In postCivil War America, Victorian men and women turned to physicians for scientifically based impartial advice on personal and moral questions as well as for health matters. Doctors played willing advisors to trusting patients. Making their consultation rooms authoritarian settings, they presumptuously doled out personal advice on all topicsfrom intrafamily communication to proper clothing, exercise, contraception, infidelity, masturbation, and venereal disease.
More than any other professional group, doctors expressed the moral judgment of the middle class and articulated the forces that lay in wait for those of both sexes who squandered their birthrights through unrestrained indulgences. Insecure both socially and economically, the rising middle class gave physicians far more authority than their medical and scientific knowledge warranted.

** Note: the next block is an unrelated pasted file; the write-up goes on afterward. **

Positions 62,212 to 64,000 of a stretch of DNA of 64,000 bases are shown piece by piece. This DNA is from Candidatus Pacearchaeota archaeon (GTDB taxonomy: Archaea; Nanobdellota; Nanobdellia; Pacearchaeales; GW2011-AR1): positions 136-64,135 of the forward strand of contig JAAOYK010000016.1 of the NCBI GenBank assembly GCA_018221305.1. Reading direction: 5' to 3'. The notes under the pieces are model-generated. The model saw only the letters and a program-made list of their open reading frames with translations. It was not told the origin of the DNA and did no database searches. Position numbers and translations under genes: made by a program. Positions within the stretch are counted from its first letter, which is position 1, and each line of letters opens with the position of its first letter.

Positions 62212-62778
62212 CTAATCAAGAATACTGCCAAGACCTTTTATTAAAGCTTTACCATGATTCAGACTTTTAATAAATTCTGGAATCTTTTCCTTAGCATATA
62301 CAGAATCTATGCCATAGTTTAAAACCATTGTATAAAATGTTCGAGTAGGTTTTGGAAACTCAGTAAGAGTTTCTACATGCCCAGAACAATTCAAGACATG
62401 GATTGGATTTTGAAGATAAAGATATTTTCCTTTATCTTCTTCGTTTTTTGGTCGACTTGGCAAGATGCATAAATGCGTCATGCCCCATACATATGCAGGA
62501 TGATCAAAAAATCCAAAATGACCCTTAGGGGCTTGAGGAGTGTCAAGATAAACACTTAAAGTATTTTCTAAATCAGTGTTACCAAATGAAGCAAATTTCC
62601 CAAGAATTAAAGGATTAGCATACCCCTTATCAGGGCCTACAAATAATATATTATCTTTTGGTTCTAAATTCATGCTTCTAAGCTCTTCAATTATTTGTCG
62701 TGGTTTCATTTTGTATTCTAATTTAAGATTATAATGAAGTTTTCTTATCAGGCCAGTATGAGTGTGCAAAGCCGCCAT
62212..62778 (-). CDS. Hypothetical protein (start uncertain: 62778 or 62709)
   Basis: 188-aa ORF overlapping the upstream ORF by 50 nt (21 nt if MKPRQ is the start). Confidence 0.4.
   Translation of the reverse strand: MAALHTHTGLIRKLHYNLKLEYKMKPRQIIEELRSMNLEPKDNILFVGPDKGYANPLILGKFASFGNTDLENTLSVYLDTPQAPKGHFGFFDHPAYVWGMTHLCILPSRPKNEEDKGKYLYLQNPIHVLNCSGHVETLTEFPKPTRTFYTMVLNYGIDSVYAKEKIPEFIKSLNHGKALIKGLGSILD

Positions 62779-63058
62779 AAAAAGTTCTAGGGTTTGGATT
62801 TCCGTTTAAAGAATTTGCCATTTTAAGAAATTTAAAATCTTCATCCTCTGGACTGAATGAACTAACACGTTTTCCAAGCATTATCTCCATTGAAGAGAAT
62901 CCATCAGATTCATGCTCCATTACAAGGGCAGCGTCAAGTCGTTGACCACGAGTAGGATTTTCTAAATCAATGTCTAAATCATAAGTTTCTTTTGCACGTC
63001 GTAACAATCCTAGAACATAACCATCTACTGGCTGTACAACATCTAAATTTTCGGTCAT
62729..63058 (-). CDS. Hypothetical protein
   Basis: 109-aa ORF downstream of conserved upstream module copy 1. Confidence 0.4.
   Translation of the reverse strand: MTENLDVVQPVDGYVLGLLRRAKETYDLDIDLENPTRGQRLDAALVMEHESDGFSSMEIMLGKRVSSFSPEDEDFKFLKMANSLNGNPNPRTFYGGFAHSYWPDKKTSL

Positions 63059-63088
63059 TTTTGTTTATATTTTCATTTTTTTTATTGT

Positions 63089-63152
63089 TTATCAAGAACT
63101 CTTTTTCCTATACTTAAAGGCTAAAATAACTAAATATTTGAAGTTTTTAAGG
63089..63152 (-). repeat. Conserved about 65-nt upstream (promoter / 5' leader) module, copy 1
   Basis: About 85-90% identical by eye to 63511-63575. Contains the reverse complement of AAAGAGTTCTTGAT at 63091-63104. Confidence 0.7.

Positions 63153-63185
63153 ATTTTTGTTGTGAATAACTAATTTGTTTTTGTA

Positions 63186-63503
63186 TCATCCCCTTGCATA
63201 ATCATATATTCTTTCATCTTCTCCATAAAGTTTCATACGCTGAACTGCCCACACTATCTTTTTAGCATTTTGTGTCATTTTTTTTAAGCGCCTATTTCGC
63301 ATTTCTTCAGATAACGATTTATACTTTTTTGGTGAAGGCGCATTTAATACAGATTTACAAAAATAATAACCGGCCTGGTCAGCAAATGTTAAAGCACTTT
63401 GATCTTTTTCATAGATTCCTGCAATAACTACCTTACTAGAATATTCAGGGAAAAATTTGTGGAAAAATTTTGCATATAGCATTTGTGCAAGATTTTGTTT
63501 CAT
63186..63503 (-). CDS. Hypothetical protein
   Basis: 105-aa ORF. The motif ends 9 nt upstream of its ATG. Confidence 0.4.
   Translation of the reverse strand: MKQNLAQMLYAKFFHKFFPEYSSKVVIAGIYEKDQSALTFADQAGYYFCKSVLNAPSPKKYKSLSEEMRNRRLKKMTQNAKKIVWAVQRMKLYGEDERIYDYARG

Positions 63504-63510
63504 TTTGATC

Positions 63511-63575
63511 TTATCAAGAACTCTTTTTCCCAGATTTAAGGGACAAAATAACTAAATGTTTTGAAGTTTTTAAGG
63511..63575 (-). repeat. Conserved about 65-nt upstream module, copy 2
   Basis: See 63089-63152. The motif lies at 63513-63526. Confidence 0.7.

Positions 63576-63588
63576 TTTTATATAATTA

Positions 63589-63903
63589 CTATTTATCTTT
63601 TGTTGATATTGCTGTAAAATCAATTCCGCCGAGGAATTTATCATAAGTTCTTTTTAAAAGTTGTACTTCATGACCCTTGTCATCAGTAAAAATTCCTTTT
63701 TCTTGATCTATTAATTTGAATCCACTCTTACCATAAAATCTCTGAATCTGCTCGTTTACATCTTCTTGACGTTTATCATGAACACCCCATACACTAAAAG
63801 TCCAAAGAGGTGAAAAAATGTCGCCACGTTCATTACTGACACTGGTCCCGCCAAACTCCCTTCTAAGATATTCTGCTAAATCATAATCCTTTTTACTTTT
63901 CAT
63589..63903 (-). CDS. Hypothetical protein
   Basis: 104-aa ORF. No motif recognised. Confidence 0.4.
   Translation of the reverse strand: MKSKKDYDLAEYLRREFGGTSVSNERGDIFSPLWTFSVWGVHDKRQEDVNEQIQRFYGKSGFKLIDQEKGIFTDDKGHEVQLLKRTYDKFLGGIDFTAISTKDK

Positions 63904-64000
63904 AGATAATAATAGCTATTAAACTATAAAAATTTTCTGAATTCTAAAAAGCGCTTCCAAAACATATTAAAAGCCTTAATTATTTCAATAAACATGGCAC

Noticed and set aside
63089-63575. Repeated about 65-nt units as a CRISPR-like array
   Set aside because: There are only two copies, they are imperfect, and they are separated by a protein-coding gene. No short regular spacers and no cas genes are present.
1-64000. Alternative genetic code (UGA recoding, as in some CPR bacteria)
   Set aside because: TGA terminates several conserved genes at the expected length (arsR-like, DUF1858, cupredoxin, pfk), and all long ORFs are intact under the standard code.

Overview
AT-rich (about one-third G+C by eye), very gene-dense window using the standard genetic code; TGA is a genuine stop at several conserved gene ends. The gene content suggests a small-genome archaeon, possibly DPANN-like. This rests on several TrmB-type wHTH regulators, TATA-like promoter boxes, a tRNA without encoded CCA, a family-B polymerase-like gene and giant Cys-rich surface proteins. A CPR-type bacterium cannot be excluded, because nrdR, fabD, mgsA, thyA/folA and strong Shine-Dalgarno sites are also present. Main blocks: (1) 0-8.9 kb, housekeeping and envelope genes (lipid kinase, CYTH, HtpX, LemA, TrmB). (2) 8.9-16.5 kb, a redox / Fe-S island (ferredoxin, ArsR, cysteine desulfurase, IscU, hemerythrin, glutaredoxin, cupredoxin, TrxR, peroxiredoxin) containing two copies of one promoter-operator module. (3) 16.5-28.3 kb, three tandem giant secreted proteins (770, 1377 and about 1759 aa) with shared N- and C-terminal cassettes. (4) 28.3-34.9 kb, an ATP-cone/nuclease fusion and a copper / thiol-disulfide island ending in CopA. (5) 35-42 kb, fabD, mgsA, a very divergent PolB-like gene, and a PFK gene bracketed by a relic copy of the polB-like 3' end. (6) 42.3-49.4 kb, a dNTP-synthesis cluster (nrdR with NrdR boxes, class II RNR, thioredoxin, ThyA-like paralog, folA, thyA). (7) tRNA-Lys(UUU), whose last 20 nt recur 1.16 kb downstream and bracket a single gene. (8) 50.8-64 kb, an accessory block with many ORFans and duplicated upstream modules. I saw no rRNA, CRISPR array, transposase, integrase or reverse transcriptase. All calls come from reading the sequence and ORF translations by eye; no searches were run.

Although the middle class operated on a double standard, Victorian men faced enormous expectations and restrictions similar to the proscriptive role assigned Victorian women. John S. Haller, Jr., and Robin M. Haller cover the resulting nervous ailments common to Victorians, in addition to marriage and sexual relationships, proper hygiene, prostitution, and drug addiction.
In one of the few sexual studies to deal with both genders, the authors reject the stereotypical view of Victorian sexuality. Discounting the popular dictum of the Victorian period as an aberration in the ascent of women to greater sexual freedom, they posit prudery as a mask behind which women sometimes gained greater freedom of person.